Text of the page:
While this new technology emerges, browsers will vary in their ability to render multimedia and games so developers should think about how to provide the best experience for their users that demand it but also ensure it works well in all browsers. This process is called graceful degradation. For example, one online game, “Pirates Love Daisies,” provides a checkbox for IE9 users to view a more graphic intensive version (with marine layer clouds, in this case). The reason that the option is available is that browsers without hardware acceleration may have difficulty rendering the added graphics. Figure 1 shows IE9 with the option button.

Image 1

Figure 1: Hardware acceleration speeds up graphic rendering.

In graphic rendering tests using different browsers and different computers, the results were surprising. An older 64-bit PC with a NVIDIA GeForce 8400m GPU running Windows 7 ran faster than a new 64-bit Mac with an AMD Radeon HD 6970 GPU. Using Google Chrome 12 on the Mac and IE9 on the PC, a Fishtank Speed Test with 100 fish resulted in the Mac rendering 12 frames per second (FPS), while the Windows 7 PC rendered 23 (see Figure 2). I would expect to see a round of browser wars in the near future that attempts to optimize hardware acceleration. In the meantime, test the Fishtank Speed Test using your system and browsers to see what you get.

Image 2

Figure 2: Comparing “Fishtank” results.

See hardware acceleration in action on these sites by comparing different browsers yourself:

Scalable Vector Graphics: Performance for the Huge Screen to Mobile Device

What do you do when your users aren’t using a computer with a GPU? HTML5 Scalable Vector Graphics (SVG) is a technology that takes advantage of hardware acceleration when you have it and maintains an acceptable level of performance when you don’t. As the name implies, an SVG's vector graphic changes size to best fit the screen on which it's displayed. For example, you can scale the same SVG graphic for a two-inch smartphone screen or a 17-inch PC screen or without encountering pixilation or distortion. Using JavaScript and Cascading Style Sheets 3 (CSS3) selectors, designers can create style sheets and then select (with CSS3 selectors) different aspects of a style that fits any size screen proportionately or resize for space considerations.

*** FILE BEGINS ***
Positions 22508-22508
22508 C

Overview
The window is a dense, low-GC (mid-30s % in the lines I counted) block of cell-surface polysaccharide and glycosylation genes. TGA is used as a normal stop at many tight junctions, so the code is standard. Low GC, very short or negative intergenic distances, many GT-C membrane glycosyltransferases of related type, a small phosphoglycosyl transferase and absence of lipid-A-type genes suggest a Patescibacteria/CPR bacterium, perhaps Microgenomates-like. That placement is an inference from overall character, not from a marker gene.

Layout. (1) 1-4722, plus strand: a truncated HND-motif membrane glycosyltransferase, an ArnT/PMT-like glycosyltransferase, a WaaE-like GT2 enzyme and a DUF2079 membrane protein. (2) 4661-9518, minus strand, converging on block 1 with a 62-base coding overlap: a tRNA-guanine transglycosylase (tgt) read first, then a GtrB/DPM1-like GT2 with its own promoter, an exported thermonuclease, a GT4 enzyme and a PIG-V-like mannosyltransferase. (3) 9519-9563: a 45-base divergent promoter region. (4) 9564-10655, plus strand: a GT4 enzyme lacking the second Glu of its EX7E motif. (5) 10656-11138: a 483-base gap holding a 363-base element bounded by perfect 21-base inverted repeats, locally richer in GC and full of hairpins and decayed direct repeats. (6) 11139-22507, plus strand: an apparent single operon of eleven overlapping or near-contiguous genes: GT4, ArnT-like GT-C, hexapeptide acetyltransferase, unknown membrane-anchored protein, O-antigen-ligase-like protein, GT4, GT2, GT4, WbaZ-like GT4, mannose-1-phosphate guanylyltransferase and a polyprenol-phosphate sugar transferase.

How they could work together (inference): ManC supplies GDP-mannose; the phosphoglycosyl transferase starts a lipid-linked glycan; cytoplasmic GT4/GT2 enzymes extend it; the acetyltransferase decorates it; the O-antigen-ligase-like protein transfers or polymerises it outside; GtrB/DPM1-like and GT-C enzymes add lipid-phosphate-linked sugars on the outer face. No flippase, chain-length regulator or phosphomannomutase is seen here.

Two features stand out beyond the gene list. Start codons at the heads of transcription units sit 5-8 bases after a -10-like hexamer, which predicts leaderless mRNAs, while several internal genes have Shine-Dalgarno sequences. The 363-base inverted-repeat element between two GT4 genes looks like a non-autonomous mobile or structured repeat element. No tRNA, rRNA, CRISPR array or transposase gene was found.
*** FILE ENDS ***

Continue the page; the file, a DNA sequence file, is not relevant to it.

For example, an image might take up half a horizontal screen on a desktop browser, but that same proportion makes the page on a mobile device appear crowded. The CSS3 selector selects a style that reduces the SVG file to only a quarter of a mobile screen. The viewer, of course, has no idea that the changes are the result of coding — she just sees attractive Web pages on the different devices.

Many artists will use their current tools like Adobe Illustrator to create SVG graphics and the Bezier pen to create canvas graphics dynamically. But you can also expect to see a host of new tools become available that enable you to write code for rendering graphics in canvas (CSS3, HTML5 and JavaScript). Given the different “stages” for different devices used on the Internet, flexibility is essential.

You can learn more about how to use SVG here:


Web developers need only use HTML5 markup to take advantage of hardware acceleration with the power of cloud environments where data can be accessed across many devices. For your site, use technologies like SVG to optimize the experience for both larger size computers, such as desktop and laptops, and more portable devices like smartphones and tablet computers. Learn more about hardware acceleration here.

About the Author

Ed Tittel is a full-time freelance writer, trainer, and consultant who has written more than 140 books, including his latest, HTML, XHTML and CSS For Dummies, 7th Edition (Wiley, 2011), with Jeff Noble. He's been active in the computing industry for more than 25 years, writing about Windows platforms, markup languages, IT security topics, and IT certifications. Ed contributes regularly to various websites, including DummiesHTML.com, TechTarget, Pearson IT Certification, and Tom’s Hardware.

This site does business with companies mentioned in this article or associated with the technologies.